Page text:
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Diabetic Peripheral Neuropathy


What is diabetic peripheral neuropathy (DPN)?

DPN is damage to the nerves in your arms, hands, legs, and feet. DPN is most common in the legs and feet and can increase your risk for foot ulcers. Nerve pain caused by DPN can limit your mobility, and affect your quality of life.

What increases my risk for DPN?

  • Poor blood sugar control
  • High blood pressure, high cholesterol, or lack of vitamin D
  • Tobacco use

What are the signs and symptoms of DPN?

You may have no symptoms at all. You may have any of the following:

  • Increased sensitivity to touch
  • Muscle weakness or problems balancing or walking
  • Burning, tingling, cramping, or pain in your feet or hands
  • Not able to feel hot, cold, or pressure due to loss of protective sensation (LOPS)
  • Decreased muscle and fat around your feet
  • Decreased movement of your ankles
  • Foot redness, warmth, or calluses

How is DPN diagnosed and treated?

Your diabetes care team provider will check your reflexes, strength, and flexibility. A 10-g monofilament test will be done. A monofilament is a device with one flexible strand that will touch the soles of your feet. Your care team provider may also do a pinprick, temperature, or vibration sensation test. Controlled blood sugar levels is the only treatment for DPN. Controlled blood sugar levels cannot reverse nerve damage. You may be able to prevent or delay DPN, if you have type 1 diabetes. If you have type 2 diabetes, controlled blood sugar levels may slow the progression. Your care team provider may give medicines to help with the nerve pain.

How can I control my blood sugar levels?

Keep your blood sugar levels as close to normal as possible by taking your medicines as directed. Check your blood sugar levels as often as directed. Contact your healthcare provider if your levels are higher than they should be.

How to check your blood sugar
  • Follow the meal plan that your care team provider or dietitian gave you. This meal plan can help you control your blood sugar and decrease your symptoms.
  • Be physically active. Physical activity, such as exercise, can help keep your blood sugar level steady and help you manage your weight. Be active for at least 30 minutes, 5 days a week. Ask your care team provider about the best activity plan for you. Use caution when you exercise if you have decreased feeling in your feet.
  • Maintain a healthy weight. Ask your care team provider how much you should weigh. A healthy weight can help you control your diabetes. Ask him to help you create a weight loss plan if you are overweight. Even a 10 to 15 pound weight loss can help you manage your blood sugar level.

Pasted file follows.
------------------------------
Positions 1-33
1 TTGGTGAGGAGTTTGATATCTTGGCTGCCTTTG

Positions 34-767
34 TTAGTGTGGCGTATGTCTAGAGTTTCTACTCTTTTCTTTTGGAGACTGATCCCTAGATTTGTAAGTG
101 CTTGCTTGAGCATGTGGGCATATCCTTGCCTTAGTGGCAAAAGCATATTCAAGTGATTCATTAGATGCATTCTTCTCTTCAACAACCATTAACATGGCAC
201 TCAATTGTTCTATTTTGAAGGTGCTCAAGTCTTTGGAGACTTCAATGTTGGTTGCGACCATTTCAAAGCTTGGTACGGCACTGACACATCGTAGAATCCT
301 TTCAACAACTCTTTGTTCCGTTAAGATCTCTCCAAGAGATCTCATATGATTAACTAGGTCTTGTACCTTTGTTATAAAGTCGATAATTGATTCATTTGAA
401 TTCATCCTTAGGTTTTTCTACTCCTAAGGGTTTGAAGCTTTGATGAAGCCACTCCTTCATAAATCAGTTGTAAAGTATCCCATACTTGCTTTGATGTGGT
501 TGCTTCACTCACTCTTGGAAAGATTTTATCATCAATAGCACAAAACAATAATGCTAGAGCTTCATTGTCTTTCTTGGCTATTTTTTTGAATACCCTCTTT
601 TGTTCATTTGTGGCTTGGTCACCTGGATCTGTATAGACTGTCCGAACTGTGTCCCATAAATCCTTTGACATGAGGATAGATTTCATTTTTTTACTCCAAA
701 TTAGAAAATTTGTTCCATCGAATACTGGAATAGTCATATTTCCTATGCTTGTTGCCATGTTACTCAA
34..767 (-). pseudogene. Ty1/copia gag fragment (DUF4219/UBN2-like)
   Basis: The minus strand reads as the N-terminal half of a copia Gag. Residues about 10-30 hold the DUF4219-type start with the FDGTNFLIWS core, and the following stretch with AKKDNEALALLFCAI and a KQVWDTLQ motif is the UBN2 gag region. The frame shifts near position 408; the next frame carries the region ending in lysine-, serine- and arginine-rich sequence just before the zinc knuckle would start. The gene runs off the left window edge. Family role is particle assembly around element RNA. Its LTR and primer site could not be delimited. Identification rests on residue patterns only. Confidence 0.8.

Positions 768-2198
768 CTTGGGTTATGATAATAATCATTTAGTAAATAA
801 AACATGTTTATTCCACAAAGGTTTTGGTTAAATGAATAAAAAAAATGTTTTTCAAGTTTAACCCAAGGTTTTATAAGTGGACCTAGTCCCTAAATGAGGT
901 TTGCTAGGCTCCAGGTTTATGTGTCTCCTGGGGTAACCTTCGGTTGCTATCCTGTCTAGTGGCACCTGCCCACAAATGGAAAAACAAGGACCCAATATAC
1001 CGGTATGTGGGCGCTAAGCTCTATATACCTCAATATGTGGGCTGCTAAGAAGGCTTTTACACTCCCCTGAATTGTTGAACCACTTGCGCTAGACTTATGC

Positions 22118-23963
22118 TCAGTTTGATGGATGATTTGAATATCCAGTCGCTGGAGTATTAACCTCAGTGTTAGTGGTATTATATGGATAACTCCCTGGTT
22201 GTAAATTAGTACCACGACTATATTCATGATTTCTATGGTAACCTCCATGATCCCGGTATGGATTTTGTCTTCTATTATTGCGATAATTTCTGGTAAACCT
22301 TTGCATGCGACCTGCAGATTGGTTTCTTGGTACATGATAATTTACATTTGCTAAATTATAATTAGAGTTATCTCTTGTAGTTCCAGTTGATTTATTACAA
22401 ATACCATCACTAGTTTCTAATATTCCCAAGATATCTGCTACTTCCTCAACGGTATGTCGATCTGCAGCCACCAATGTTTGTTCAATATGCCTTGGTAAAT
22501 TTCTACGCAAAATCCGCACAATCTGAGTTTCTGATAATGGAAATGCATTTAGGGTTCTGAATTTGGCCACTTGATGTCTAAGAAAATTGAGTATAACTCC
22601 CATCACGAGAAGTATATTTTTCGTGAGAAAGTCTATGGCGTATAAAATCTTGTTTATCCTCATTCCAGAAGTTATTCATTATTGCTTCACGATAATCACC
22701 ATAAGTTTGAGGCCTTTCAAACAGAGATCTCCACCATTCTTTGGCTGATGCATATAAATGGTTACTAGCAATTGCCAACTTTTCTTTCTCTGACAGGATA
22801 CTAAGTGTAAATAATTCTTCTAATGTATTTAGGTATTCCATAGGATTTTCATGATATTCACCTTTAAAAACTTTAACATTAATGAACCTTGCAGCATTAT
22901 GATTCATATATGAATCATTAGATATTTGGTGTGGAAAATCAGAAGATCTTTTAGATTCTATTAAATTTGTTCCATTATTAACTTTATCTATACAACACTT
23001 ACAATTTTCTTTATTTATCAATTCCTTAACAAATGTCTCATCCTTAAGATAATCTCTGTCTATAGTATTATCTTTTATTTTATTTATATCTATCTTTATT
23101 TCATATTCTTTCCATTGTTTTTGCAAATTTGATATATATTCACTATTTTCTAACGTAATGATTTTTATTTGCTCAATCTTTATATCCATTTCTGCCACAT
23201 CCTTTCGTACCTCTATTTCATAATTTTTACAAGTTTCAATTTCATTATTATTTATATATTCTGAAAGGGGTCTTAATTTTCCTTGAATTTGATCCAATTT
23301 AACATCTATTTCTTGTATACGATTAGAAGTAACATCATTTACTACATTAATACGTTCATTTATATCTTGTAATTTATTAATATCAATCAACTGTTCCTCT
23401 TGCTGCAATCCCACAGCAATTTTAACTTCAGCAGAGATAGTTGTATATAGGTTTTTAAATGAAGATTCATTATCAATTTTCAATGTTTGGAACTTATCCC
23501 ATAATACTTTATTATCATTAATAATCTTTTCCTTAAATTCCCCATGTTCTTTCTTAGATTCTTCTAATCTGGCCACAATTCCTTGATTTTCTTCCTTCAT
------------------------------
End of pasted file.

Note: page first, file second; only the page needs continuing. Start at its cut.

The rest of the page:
• Know the risks if you choose to drink alcohol. Alcohol can make it harder to manage diabetes. Alcohol can cause your blood sugar levels to be low if you use insulin. Alcohol can cause high blood sugar levels and weight gain if you drink too much. Women 21 years or older and men 65 years or older should limit alcohol to 1 drink a day. Men aged 21 to 64 years should limit alcohol to 2 drinks a day. A drink of alcohol is 12 ounces of beer, 5 ounces of wine, or 1½ ounces of liquor.

What else can I do to prevent or manage DPN?

  • Care for your feet. Check your feet each day for cuts, scratches, calluses, or other wounds. Look for redness and swelling, and feel for warmth. Wear shoes that fit well. Check your shoes for rocks or other objects that can hurt your feet. Do not walk barefoot or wear shoes without socks. Wear cotton socks to help keep your feet dry.
  • Do not smoke. Nicotine can worsen your symptoms and make it more difficult to manage your diabetes. Do not use e-cigarettes or smokeless tobacco in place of cigarettes or to help you quit. They still contain nicotine. Ask your care team provider for information if you currently smoke and need help quitting.

When should I seek immediate care?

  • Your legs or feet start to turn blue or black.
  • You have a wound that does not heal or is red, swollen, or draining fluid.

When should I call my care team provider?

  • You begin to have symptoms.
  • Your blood sugar level is higher or lower than care team providers have told you it should be.
  • You have redness, calluses, or sores on your feet.
  • You have questions or concerns about your condition or care.

Care Agreement

You have the right to help plan your care. Learn about your health condition and how it may be treated. Discuss treatment options with your healthcare providers to decide what care you want to receive. You always have the right to refuse treatment. The above information is an educational aid only. It is not intended as medical advice for individual conditions or treatments. Talk to your doctor, nurse or pharmacist before following any medical regimen to see if it is safe and effective for you.

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Further information

Always consult your healthcare provider to ensure the information displayed on this page applies to your personal circumstances.